However, after spending literally all of Monday in a hospital waiting for my dad, and knowing that sometimes life takes longer than expected, I felt a sudden urge to do something. I saw that the Meter Man was spending some time writing a ticket on this one car; I walked up sort of next to/behind him and noticed the car next to the one he was ticketing also was in the red: expired. Something in my head clicked: what if this person is in the doctor's office? What if they're in the bookstore on the phone with their sick grandmother? What if they're having a really nice meal with their teenage daughter and they don't want to get up and ruin the moment? What if...what if we're enjoying life and forget about paying our .25 cents to the meter? And then, what if we come back to our car and see a ticket (for $50, I know because I've gotten one in town--I was two minutes late getting back to my car!)? What will happen to that good mood? What will happen to the already emotionally charged woman or man or mother or father? So, what did I do? I slipped a quarter into the meter in the car beside the Man. I kept on walking; I noticed I had dumbly forgotten a DVD in the bottom of my tote, so I crossed the street again to return the DVD to the library. As I walked out, I noticed a very confused Meter Man laughing, talking to the woman behind the wheel of the car I gave the quarter to. He must have seen that she was in the red one second, but when I walked by...not anymore. She was laughing. I can tell you, she wouldn't have been laughing if she had gotten back to her car and seen a ticket. $50 is a lot of money!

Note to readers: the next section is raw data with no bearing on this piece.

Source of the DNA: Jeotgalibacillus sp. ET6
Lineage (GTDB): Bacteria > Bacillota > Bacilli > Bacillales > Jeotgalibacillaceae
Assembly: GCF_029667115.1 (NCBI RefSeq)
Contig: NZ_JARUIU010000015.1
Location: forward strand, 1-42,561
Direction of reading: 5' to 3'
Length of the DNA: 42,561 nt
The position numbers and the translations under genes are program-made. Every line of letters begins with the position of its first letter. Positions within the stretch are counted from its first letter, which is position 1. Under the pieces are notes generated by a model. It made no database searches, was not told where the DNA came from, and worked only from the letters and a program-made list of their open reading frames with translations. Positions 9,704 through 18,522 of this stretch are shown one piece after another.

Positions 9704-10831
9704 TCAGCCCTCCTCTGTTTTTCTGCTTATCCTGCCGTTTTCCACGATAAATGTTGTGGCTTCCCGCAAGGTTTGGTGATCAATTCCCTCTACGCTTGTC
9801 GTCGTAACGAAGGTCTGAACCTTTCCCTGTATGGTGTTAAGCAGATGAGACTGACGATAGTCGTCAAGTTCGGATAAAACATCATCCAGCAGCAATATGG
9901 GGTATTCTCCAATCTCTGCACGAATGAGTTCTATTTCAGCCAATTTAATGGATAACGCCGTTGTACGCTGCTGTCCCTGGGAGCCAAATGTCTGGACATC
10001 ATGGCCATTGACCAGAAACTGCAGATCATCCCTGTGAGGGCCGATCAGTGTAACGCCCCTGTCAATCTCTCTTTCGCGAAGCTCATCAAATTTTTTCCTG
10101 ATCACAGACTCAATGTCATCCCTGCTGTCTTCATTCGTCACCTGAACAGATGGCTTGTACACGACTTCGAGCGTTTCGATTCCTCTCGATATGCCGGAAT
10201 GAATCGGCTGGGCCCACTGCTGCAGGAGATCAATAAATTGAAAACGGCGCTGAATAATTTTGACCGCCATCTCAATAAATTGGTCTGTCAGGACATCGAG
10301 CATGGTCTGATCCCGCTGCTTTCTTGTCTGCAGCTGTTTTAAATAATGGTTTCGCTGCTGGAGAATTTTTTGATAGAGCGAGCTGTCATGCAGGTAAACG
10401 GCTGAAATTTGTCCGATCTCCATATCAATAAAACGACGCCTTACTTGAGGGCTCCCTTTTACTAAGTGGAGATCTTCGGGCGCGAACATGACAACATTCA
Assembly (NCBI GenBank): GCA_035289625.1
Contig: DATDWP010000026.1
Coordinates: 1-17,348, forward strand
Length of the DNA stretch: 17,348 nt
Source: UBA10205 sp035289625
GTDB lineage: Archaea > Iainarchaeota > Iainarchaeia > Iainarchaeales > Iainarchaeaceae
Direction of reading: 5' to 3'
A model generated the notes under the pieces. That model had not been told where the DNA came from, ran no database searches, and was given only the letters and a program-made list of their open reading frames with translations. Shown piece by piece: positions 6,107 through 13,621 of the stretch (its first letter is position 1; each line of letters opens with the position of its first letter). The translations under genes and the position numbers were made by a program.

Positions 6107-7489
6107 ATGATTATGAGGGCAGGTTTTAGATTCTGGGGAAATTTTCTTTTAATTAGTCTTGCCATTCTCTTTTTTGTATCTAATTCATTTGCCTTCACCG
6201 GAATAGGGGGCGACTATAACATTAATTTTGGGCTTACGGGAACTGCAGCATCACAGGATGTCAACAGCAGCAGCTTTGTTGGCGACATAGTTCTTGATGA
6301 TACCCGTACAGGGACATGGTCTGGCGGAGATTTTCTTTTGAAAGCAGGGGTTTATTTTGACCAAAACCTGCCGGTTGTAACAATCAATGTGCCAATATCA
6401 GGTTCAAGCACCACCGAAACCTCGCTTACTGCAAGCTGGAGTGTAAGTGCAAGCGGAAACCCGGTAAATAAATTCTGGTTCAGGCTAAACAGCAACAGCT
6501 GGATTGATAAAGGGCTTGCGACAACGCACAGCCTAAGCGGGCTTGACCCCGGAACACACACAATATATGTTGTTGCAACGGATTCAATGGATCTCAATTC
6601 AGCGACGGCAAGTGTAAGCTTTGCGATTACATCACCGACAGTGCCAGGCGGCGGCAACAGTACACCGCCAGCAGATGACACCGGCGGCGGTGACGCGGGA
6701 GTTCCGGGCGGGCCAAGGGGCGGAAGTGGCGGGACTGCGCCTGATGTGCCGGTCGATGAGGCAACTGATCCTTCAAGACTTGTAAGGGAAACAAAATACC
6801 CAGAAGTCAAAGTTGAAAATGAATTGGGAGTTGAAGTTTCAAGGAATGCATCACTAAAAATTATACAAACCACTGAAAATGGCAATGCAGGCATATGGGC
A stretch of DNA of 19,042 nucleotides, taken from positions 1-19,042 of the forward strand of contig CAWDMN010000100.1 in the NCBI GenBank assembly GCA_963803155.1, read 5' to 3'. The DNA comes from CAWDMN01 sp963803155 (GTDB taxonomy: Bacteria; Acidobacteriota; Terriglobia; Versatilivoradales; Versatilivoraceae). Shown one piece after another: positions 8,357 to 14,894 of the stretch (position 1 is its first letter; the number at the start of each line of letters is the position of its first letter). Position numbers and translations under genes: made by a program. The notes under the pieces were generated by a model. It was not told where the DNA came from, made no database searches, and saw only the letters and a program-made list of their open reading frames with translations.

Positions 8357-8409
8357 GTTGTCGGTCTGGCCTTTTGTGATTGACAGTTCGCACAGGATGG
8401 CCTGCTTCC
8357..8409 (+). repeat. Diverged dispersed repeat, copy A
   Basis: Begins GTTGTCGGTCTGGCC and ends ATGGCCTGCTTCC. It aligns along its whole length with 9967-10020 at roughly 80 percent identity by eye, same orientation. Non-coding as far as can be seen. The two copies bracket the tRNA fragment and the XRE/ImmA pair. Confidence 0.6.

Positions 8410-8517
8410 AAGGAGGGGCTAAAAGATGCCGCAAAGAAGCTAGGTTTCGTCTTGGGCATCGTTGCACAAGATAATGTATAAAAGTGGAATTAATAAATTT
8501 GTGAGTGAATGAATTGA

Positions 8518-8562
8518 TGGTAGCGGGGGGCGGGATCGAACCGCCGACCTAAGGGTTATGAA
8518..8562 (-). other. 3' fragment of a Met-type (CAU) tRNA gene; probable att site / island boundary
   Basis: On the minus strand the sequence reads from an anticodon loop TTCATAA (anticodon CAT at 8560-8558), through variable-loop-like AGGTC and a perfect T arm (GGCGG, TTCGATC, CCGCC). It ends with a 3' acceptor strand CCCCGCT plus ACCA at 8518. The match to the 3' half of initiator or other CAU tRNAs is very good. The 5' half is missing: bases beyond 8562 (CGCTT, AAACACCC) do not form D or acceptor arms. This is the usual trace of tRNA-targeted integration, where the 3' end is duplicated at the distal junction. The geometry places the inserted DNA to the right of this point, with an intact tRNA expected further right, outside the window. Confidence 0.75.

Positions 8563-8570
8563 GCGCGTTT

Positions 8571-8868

So, what did I do? What any other normal person would do (not): I searched my tote for any other quarters I had and ran faster than the Meter Man could walk. No, I'm not kidding. I walked quickly in front of him, he couldn't see me, and when I saw a red meter with a car parked, I slipped a quarter in. I did this three more times. One dollar. It was one dollar to me, and $200 to those four people; it was one dollar that was hanging out in the bottom of my bag, and one more moment that wouldn't be ruined for those people. Know what? It made me feel really good. I couldn't help everyone, but I could help a few. They may never know it, and they probably won't, but I know that life can change on a dime (or quarter!), and sometimes we need those extra five minutes on the phone, talking to a doctor, or simply taking a breather at Starbucks. It's not fair that those five minutes could cost some people a week's worth of groceries; so, I happened to be there, and I happened to help, because I happened to have some loose change.
I suggest next time you're out in your town, look for red-expired meters with cars, and if you have one quarter, slip it in their meter and be their anonymous donor of time (and money!).
Have you ever secretly helped someone out, without their knowledge?
I am a firm believer in karma, and this time around karma was on my family's side, so I passed some along so maybe another family could spend their night laughing instead of worrying about a ticket, or worrying that they have to ruin a moment to put money in their meter. I can tell you after hanging out in a hospital for hours, life and love are timeless: there is no boundary, there is no clock, there is no meter.
PS. This woman did 38 random acts of kindness on her 38th birthday...well, I love this! (Hello, next birthday!)